John Ioannidis, a Professor of Medicine, of Epidemiology and Population Health and by courtesy, of Statistics and of Biomedical Data Science at Stanford University, lauded for championing evidence-based medicine, has been harshly criticized over the past two years.
Perhaps the greatest reason Ioannidis has come under fire is for questioning the orthodoxy of strict lockdowns, divisive COVID-19 vaccine mandates, and other restrictive measures to manage the pandemic.
Ioannidis is sure to court more controversy with a new commentary published to the European Journal of Clinicial Investigation in which he argues that it’s time to declare the end of the COVID-19 pandemic.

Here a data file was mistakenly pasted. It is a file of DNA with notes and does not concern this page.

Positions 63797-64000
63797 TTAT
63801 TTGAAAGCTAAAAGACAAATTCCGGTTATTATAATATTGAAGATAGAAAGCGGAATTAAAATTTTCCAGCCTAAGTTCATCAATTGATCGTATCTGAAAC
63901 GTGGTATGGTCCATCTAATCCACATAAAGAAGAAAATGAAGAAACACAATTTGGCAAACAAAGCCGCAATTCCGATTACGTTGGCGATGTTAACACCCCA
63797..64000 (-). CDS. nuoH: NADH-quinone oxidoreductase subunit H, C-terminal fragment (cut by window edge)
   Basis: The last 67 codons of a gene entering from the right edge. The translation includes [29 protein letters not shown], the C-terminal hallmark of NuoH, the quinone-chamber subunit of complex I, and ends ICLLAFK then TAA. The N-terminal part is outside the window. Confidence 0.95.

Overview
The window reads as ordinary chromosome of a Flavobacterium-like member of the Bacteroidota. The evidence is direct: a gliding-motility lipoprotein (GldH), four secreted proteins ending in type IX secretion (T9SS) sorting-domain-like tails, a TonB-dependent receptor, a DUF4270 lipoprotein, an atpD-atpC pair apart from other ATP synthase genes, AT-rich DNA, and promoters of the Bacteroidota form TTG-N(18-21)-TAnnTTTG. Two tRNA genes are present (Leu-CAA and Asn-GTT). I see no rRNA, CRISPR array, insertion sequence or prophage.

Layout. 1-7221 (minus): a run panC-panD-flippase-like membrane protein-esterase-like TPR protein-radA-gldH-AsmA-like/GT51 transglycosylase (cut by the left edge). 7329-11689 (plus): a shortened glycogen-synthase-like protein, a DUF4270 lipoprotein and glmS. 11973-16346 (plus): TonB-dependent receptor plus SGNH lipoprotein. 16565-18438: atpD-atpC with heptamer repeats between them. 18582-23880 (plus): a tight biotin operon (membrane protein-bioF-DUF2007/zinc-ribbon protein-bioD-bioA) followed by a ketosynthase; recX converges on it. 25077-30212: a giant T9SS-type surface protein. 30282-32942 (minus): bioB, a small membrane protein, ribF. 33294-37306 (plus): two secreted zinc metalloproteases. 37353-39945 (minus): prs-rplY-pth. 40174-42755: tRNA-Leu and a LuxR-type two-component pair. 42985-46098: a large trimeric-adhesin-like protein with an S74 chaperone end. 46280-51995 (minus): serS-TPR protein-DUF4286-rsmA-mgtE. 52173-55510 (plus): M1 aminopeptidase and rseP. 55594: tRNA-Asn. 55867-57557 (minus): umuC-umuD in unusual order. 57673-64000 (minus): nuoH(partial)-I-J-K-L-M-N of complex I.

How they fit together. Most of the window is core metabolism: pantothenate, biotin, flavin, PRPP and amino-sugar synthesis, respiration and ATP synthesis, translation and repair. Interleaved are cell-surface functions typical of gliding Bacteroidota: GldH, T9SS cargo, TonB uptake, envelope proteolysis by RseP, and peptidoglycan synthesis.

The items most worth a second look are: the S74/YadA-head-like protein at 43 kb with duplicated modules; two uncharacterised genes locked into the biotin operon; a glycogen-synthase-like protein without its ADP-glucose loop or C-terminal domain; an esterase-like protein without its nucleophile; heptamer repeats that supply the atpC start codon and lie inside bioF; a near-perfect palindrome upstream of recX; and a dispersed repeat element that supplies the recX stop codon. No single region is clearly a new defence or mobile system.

“This does not mean that the problem is inappropriately minimized or forgotten, but that our communities move on with life,” he writes. “Pandemic preparedness should be carefully thought and pre-organized, but should not disrupt life.”
While Ioannidis recognizes that there are no quantitative definitions for the end of a pandemic like COVID-19, he contends that the amount of immunity now present worldwide exceeds the threshold needed to declare SARS-CoV-2, the virus that causes COVID-19, endemic—constantly present but not a public health emergency.
“By end 2021, probably 73-81% of the global population had been vaccinated, infected or both,” Ioannidis estimates. Pockets of low immunity may persist, causing regional outbreaks, but we will likely never see COVID-19 again trigger a global emergency.